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Judges want 10 changes in presidential elections
Published on 28-08-2016 - at 01:01' by Daily Monitor

The Supreme Court has come out strongly to make 10 recommendations aimed at creating reforms that it hopes will guarantee free and fair presidential elections in 2021 and beyond.

The Supreme Court has come out strongly to make 10 recommendations aimed at creating reforms that it hopes will guarantee free and fair presidential elections in 2021 and beyond.

In order to see that these recommendations are this time round put into action, unlike in the previous two presidential elections, the same court directed the Attorney General (AG), who is the chief government legal adviser, to follow up these recommendations and report back to court within two years on the progress.

Government tasked
The move by the nine justices of the court, led by Chief Justice Bart Katureebe, to press the government on the electoral reforms this time, followed the push by a group of Makerere lecturers for the same recommendations, arguing that the previous ones had been brushed aside.

The lecturers had joined Mr Amama Mbabazi’s petition as friends of court in which he was challenging President Museveni’s February 18 victory with the court giving its full and reasoned judgment on Friday.

“We note that most of the recommendations for reform made by this court in the previous presidential election petitions have remained largely unimplemented. It may well be that no authority was identified to follow up. We have further noted that the AG may object to withdrawal of proceedings. Therefore the AG is the authority that must be served with the recommendations of this court for necessary follow up.”

The full and reasoned judgment of the court was read out by Justice Jotham Tumwesigye on behalf of Chief Justice Bart Katureebe, who was out of the country.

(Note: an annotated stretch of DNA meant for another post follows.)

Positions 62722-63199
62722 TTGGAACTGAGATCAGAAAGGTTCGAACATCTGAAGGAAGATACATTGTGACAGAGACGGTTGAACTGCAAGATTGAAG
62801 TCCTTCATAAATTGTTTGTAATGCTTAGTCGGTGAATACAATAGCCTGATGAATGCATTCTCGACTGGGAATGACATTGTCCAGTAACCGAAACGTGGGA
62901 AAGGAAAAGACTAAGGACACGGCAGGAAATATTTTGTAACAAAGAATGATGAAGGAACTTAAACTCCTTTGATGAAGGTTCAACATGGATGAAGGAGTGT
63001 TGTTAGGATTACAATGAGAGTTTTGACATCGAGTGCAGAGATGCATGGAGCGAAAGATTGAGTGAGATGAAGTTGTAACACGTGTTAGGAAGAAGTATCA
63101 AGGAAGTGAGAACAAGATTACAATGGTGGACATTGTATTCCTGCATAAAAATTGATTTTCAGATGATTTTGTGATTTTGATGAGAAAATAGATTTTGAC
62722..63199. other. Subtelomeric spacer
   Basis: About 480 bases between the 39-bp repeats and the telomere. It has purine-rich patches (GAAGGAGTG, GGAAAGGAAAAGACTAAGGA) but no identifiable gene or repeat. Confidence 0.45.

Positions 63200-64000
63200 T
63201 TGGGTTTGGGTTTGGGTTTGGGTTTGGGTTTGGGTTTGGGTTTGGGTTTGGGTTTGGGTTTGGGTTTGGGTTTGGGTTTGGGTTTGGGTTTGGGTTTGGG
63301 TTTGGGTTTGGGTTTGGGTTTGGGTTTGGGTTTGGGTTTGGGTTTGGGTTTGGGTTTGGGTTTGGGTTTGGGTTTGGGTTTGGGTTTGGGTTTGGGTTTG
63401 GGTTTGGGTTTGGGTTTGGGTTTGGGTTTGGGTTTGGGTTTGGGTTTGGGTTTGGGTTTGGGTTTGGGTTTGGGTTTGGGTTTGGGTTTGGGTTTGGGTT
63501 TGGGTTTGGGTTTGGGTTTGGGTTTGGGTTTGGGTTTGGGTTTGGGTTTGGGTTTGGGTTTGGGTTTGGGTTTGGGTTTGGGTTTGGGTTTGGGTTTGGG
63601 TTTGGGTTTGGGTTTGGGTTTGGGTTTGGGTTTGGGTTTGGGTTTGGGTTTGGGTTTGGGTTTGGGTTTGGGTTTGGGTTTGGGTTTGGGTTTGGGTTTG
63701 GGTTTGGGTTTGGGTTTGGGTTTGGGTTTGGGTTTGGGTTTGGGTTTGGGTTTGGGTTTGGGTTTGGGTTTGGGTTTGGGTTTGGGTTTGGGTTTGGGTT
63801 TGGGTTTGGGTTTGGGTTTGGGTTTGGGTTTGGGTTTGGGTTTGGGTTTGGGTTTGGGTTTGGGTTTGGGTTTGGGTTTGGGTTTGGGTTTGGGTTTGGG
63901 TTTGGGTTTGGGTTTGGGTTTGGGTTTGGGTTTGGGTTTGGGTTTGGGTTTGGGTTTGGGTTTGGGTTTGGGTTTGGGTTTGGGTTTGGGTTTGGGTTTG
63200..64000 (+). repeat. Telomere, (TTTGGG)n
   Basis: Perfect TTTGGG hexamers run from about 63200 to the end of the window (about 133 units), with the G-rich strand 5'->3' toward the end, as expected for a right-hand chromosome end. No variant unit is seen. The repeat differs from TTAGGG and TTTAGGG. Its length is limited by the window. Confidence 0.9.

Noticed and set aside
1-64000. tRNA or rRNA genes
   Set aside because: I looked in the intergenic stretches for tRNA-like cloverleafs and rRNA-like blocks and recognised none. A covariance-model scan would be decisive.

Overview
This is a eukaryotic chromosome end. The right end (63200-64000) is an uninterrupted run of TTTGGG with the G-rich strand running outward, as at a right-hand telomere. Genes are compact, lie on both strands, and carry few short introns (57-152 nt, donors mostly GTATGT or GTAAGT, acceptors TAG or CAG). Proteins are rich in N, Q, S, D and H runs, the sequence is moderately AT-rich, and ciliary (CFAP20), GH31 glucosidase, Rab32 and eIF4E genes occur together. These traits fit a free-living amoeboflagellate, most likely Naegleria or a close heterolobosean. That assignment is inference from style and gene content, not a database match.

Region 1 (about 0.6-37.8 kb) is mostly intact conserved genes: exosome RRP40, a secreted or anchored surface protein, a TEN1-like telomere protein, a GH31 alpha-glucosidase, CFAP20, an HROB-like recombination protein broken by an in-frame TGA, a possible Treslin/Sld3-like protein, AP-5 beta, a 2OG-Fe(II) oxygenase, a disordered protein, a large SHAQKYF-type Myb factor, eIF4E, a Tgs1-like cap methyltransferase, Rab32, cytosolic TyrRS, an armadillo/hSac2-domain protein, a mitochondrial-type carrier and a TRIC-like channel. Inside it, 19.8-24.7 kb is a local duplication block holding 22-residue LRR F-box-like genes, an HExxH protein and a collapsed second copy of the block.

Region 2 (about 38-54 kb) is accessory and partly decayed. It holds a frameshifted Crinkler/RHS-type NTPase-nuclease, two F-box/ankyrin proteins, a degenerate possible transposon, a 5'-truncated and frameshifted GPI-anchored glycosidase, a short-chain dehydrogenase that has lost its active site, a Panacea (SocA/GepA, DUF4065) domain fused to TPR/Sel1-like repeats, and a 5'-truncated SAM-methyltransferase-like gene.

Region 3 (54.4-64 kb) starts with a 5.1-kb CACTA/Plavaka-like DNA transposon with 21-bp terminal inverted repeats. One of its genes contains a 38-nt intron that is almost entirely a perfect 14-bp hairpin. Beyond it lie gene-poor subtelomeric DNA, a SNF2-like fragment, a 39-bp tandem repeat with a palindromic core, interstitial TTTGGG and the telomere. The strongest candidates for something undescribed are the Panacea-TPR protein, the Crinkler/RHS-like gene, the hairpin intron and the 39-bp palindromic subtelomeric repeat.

Period to file petitions
Core to these recommendations was that the 10-day period within which to file a presidential election petition and also gather evidence to support it and the 30-days period within which the Supreme Court is to determine the same petition, is unrealistic.

To that effect, the justices recommended that the law should be amended to extend the filing and determination period to 60 days to enable the concerned parties and court to adequately prepare and present their case.

“We recommend that the period be reviewed and necessary amendments be made to the law to increase it to at least 60 days to give the parties and the court sufficient time to prepare, present, hear and determine the petition, while at the same time being mindful of the time within which the new president must be sworn in,” they recommended.

Role of public officials
The new recommendations of the court, if put into practice, will also see a law enacted to bar the involvement of public servants from meddling in elections.

In the March presidential election filed by Mr Mbabazi, one of the grounds that he raised before court to annul President Museveni’s victory was that public officers such as the executive directors of KCCA and Unra, Ms Jennifer Musisi and Ms Allen Kagina, respectively, had campaigned for President Museveni.

“The law should make it explicit that public servants are prohibited from involvement in political campaigns,” ruled the judges.

The highest court also recommended that there should be no more fundraising or giving out of donations by presidential candidates, including the president, during the presidential campaigns.

In the recent past presidential election petition, Mr Mbabazi had raised the bribery allegation against President Museveni when he alleged that the incumbent had bribed the electorate of West Nile with hand hoes.


Kwamamaza
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